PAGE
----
Search result: 3 articles

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Year 2015 x
Article

13th Sir William Dale Memorial Lecture

Innovation and Continuity in Law Making

Journal European Journal of Law Reform, Issue 3 2015
Authors Richard Heaton
Author's information

Richard Heaton
First Parliamentary Counsel and First Secretary to the Cabinet Office.
Article

Indigenous Cultural Resources for Peacebuilding

Khan Abdul Ghaffar Khan’s Philosophy and Conflict in the Federally Administered Tribal Areas of Pakistan

Journal International Journal of Conflict Engagement and Resolution, Issue 2 2015
Keywords Islam, Khudai Khidmatghar, Taliban, Pakhtuns, liberal peacebuilding
Authors Saira Bano Orakzai
AbstractAuthor's information

    Indigenous peacebuilding has introduced numerous challenges to the approach of liberal peacebuilding that is well advocated around the world. The conflict in the Federally Administered Tribal Areas (FATA) of Pakistan presents one such challenge for the local peacebuilders – whereas the implementation of the liberal peacebuilding has failed. Adopting a subaltern perspective, this article examines indigenous cultural peacebuilding resources for this conflict. Prominent among these resources is the philosophy of non-violence and self-restraint of Khan Abdul Ghaffar Khan and his Khudai Khidmatgar non-violent movement. The article discusses Khan’s philosophy and the movement it inspired, while making a case for the value of such indigenous resources in the development of culturally appropriate responses for countering militancy and violence in FATA. The article uses the writings of Ghaffar Khan together with secondary resources to suggest measures to counter the contemporary violent extremism by the Taliban and draw upon indigenous approaches to make peacebuilding more effective in FATA.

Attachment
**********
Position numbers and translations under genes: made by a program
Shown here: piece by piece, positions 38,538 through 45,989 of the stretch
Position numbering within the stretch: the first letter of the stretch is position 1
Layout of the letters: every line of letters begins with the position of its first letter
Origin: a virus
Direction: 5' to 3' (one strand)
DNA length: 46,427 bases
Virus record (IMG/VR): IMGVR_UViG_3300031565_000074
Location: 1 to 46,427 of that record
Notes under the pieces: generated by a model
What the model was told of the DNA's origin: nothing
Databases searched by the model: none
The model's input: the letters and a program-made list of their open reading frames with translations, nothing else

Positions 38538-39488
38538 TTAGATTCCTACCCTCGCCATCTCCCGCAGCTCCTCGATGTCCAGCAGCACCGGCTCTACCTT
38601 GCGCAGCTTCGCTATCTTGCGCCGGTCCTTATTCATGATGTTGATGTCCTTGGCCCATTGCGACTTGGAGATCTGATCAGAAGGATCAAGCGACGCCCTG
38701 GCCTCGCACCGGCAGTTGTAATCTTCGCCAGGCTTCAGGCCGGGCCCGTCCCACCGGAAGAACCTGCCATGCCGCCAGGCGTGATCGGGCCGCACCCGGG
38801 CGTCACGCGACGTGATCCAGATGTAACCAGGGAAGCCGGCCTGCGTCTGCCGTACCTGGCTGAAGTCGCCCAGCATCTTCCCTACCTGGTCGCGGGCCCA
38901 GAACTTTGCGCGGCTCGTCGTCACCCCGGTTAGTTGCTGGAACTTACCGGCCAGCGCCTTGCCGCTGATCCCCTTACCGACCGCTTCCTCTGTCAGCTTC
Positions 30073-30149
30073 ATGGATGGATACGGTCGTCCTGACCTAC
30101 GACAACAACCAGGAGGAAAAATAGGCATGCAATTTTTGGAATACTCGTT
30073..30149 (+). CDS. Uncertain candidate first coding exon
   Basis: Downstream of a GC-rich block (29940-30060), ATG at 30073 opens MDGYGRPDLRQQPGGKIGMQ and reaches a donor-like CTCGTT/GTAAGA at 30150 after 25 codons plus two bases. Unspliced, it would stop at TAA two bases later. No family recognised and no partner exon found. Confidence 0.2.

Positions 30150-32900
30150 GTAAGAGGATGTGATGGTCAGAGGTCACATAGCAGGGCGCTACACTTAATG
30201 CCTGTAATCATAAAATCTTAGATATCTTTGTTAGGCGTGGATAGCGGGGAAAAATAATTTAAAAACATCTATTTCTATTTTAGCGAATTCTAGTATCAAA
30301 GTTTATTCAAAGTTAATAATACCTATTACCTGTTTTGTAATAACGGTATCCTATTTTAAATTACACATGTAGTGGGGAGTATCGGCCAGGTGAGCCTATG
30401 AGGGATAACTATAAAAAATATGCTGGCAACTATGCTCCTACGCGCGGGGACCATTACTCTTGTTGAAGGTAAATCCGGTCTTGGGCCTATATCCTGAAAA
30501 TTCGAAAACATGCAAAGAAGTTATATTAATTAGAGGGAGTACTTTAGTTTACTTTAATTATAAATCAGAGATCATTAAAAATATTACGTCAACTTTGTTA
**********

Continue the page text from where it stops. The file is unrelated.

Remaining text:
Saira Bano Orakzai
Postdoctoral Fellow, Institute for Reconciliation and Social Justice, University of Free State, South Africa.

    The seriousness of the incorporation problem in interdisciplinary legal research, this article argues, depends on how legal research is understood. If legal research is understood as a single, inherently interdisciplinary discipline, the problem largely falls away. On this view, the incorporation of other disciplines into legal research is what legal academics have for the last 40 years already successfully been doing. If, on the other hand, legal research is best conceived as a multi-disciplinary field, consisting of a core discipline – doctrinal research – and various other types of mono-disciplinary and interdisciplinary research, the incorporation of other disciplines presents real difficulties. For legal academics engaged in socio-legal research, in particular, two problems arise: the practical problem of trying to address a legal professional and academic audience at the same time and the philosophical problem of trying to integrate the internal perspective of doctrinal research with the external perspective of other disciplines. In the final part of the article, these practical and philosophical difficulties are illustrated by reference to the author’s research on the politics of judicial review in new democracies.


Theunis Robert Roux
Theunis Robert Roux is Professor of Law at the University of New South Wales, Australia.
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